This is a discussion on New shotgun security setup within the Home (And Away From Home) Defense Discussion forums, part of the Related Topics category; Newly completed home security upgrade. So I was poking around a local pull apart looking for some interior pieces for a grand marquis. I happened ...
Newly completed home security upgrade.
So I was poking around a local pull apart looking for some interior pieces for a grand marquis. I happened upon a police interceptor. I noticed it had the shotgun lock still in place between the front seats. Although all the metal brackets and other pieces were missing the lock was still there. I quickly picked open the little handcuff lock with a small bit of scrap metal, unbolted her and went on my way. At the counter the lady had no idea what to charge. She ended up ringing it as an interior accessory or something, it was around 5 bucks.
Once home I quickly pulled up the manufacturer specs and found a power supply that would work in my box O Computer parts. Cool, the solenoid still works! No rust or anything. Measured and cut to fit the mossberg.
I decided where I wanted to mount it and how I was going to secure it. A few hours later and we are in business.
as many of you are aware by now I absolutely deplore companies that market security products with filing cabinet locks. As you can see there are no pin tumbler locks on my unit. What I have is a cast iron key safe. 2 points about this device that makes it a good option. 1 I have personally seen these beaten beyond recognition, attacked with crowbars, screwdrivers and even shot with a handgun. None have given up the ghost. That little 3x4x2 inch box weighs almost 5 lbs. I have however seen the whole unit stolen by beating it off the wall however that's a whole different ball of wax.
The second point is they have no fixed syntax. Most knowledge based devices have a standard syntax. 4 characters, 3 numbers, etc. These key safes allow you to use as few as 1 number or all 10. You can use any amount in between. So the possibilities are almost infinite and you have to confirm when your done or clear it to start over. This means even if you guess the combo (lets assume its 12) if you don't stop and try it when your typing 123, it does not open. So a brute force attack is very tedious and unlikely to yield a result.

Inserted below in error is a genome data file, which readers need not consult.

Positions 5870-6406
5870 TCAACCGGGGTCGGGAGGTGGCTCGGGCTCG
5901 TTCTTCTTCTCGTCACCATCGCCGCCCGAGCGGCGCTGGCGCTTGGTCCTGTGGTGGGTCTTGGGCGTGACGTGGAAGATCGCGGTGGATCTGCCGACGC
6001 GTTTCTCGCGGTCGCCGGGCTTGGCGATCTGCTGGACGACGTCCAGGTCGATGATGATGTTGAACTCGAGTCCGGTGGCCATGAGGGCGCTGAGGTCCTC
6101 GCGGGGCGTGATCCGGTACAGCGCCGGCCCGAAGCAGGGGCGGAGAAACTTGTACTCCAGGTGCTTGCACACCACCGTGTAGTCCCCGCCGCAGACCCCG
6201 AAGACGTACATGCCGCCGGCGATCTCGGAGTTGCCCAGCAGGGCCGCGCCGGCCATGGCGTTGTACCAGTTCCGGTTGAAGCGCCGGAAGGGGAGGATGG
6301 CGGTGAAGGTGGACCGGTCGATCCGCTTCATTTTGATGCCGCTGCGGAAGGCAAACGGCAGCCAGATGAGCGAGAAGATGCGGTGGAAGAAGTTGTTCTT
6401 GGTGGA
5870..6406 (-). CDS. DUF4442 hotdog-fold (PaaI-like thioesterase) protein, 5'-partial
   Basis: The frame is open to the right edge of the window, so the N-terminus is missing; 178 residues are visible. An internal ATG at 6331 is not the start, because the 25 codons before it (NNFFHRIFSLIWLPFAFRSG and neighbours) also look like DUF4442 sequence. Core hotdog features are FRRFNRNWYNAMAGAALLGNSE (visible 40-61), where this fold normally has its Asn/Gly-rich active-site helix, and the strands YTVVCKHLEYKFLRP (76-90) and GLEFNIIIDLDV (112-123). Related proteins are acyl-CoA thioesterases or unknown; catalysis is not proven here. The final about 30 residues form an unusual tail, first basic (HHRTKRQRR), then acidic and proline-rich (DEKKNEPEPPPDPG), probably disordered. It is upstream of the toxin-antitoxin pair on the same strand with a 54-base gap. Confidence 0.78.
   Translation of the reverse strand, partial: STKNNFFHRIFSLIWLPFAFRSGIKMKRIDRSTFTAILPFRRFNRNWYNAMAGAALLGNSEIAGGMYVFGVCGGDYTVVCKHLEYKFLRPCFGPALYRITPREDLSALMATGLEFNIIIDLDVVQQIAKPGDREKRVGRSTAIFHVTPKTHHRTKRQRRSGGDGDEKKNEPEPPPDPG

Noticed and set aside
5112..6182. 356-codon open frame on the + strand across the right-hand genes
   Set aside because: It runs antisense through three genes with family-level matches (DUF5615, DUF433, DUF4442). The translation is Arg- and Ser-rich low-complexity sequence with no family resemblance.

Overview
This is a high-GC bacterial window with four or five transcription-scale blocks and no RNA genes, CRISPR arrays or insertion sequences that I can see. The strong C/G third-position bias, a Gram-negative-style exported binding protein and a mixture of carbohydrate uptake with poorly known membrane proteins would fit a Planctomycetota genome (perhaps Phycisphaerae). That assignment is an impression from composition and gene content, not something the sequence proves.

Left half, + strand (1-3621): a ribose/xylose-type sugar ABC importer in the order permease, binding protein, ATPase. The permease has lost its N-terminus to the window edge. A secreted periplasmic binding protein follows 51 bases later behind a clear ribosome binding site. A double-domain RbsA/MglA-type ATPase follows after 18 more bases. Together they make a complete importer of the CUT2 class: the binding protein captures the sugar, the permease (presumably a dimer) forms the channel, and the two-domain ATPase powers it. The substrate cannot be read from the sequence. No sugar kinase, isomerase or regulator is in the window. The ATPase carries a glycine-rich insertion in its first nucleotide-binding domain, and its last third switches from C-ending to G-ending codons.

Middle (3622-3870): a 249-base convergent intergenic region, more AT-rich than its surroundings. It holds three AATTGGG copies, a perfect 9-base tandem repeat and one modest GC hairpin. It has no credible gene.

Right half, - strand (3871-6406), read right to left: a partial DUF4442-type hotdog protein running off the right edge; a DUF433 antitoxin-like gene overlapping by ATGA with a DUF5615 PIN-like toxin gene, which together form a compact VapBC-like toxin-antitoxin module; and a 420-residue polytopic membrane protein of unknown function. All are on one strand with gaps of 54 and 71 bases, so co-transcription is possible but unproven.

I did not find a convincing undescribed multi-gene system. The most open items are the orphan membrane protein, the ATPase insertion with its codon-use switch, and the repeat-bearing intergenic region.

There are 2 lag bolts behind the lock. The wood screws are just for extra support incase someone tries to yank it off the wall.
The wires running through the wood are inside a thick steel tube in a cavity. The power supply wires are purposely run in front of the actuator wires. This means if someone were to try cutting the line to short the actuator they would first cut the power source. Now of course at that point if you can find the magic pair, you can simply rewire the solenoid and open it. I would be more inclined to simply cut the wall behind it or drill out the hinge, if I intended to steal the gun.
I would have liked to make this out of metal however this is a good start. I may bring this down to a friend of mine that does metal work to mill the same back plate in the future. For now this is plenty robust to keep my 3 year old out and that's the main point.
Btw: condition of the mossberg is 5 x 00 buck in the mag, nothing in the chamber, hammer down, safety on. Of course with the lock in place you cannot rack in a round into the chamber or cock the hammer. There is a drawer light attached to the nightstand that illuminates the keypad nicely.
Total cost of the project for me was 12 bucks!!!!
$7 Assorted lag bolts and metal tubing
Keysafe was a left over freebie from a friends project.
All other supplies I had in the garage.
If you wanted to build this yourself it would cost around $50 from scratch. I see these locks on eBay all the time for under $20. Key safes are about $20 as well. The remaining items are cheap and readily available at lowes.
No wafer locks here. There is a pull cord in the lockbox to manually operate the pin incase of power failure or solenoid failure . Even if you remove the top bolt, the barrel nut it screws into occupies the entire opening. There is no access to the pinch pin that was operated by the original lock.
"All that is required for evil to prevail is for good men to do nothing."
"People crushed by law, have no hopes but from power. If laws are their enemies, they will be enemies to laws; and those who have much to hope and nothing to lose, will always be dangerous." - Edmund Burke 10-08-1777
"Ours is the only country deliberately founded on a good idea." ~John Gunther
The situation will NEVER BE THE WAY YOU WANT, it WILL BE THE WAY IT IS. You must be FLEXIBLE ENOUGH TO ADAPT and just "DEAL WITH IT".
You dont have to believe a train is coming. Itll run over you anyway.